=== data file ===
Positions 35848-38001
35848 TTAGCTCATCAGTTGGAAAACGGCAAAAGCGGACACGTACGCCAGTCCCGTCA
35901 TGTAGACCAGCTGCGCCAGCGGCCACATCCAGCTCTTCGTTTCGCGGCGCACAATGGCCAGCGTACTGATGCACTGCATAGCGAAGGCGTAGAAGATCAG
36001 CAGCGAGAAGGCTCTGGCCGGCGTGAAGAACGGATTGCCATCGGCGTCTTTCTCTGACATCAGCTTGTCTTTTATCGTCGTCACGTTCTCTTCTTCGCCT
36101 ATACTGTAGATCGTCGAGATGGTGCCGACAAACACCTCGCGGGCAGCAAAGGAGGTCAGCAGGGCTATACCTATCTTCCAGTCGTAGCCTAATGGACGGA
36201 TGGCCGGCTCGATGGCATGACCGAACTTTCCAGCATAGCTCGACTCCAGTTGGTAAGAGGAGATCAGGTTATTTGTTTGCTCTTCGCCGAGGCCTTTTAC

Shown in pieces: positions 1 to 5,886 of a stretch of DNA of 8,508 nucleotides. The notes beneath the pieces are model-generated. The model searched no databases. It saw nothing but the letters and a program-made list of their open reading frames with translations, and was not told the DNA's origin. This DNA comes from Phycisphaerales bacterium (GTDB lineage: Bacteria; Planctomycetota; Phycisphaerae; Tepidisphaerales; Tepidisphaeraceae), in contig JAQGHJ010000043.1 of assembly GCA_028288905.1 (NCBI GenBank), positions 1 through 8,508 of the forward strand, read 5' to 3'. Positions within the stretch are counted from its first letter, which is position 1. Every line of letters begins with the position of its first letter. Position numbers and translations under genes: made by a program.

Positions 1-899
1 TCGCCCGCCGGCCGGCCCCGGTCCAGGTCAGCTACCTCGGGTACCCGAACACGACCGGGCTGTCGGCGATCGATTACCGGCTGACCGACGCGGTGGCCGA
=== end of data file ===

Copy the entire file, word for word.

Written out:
Positions 35848-38001
35848 TTAGCTCATCAGTTGGAAAACGGCAAAAGCGGACACGTACGCCAGTCCCGTCA
35901 TGTAGACCAGCTGCGCCAGCGGCCACATCCAGCTCTTCGTTTCGCGGCGCACAATGGCCAGCGTACTGATGCACTGCATAGCGAAGGCGTAGAAGATCAG
36001 CAGCGAGAAGGCTCTGGCCGGCGTGAAGAACGGATTGCCATCGGCGTCTTTCTCTGACATCAGCTTGTCTTTTATCGTCGTCACGTTCTCTTCTTCGCCT
36101 ATACTGTAGATCGTCGAGATGGTGCCGACAAACACCTCGCGGGCAGCAAAGGAGGTCAGCAGGGCTATACCTATCTTCCAGTCGTAGCCTAATGGACGGA
36201 TGGCCGGCTCGATGGCATGACCGAACTTTCCAGCATAGCTCGACTCCAGTTGGTAAGAGGAGATCAGGTTATTTGTTTGCTCTTCGCCGAGGCCTTTTAC

Shown in pieces: positions 1 to 5,886 of a stretch of DNA of 8,508 nucleotides. The notes beneath the pieces are model-generated. The model searched no databases. It saw nothing but the letters and a program-made list of their open reading frames with translations, and was not told the DNA's origin. This DNA comes from Phycisphaerales bacterium (GTDB lineage: Bacteria; Planctomycetota; Phycisphaerae; Tepidisphaerales; Tepidisphaeraceae), in contig JAQGHJ010000043.1 of assembly GCA_028288905.1 (NCBI GenBank), positions 1 through 8,508 of the forward strand, read 5' to 3'. Positions within the stretch are counted from its first letter, which is position 1. Every line of letters begins with the position of its first letter. Position numbers and translations under genes: made by a program.

Positions 1-899
1 TCGCCCGCCGGCCGGCCCCGGTCCAGGTCAGCTACCTCGGGTACCCGAACACGACCGGGCTGTCGGCGATCGATTACCGGCTGACCGACGCGGTGGCCGA